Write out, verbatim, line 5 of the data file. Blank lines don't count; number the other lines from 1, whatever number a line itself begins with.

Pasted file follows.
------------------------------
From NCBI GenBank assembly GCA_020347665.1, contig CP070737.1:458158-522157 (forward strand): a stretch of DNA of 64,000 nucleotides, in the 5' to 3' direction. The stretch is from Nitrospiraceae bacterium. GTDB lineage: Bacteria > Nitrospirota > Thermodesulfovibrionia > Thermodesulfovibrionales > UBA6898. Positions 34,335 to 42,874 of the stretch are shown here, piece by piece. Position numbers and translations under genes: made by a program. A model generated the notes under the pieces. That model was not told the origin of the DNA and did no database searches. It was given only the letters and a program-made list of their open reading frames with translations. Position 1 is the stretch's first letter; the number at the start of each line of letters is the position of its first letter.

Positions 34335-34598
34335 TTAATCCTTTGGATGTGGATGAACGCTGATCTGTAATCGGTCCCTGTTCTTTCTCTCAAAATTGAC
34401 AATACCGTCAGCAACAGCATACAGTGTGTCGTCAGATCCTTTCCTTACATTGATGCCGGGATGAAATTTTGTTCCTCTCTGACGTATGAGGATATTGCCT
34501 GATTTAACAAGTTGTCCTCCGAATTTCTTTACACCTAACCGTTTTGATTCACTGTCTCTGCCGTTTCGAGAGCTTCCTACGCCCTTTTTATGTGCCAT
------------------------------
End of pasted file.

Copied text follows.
34501 GATTTAACAAGTTGTCCTCCGAATTTCTTTACACCTAACCGTTTTGATTCACTGTCTCTGCCGTTTCGAGAGCTTCCTACGCCCTTTTTATGTGCCAT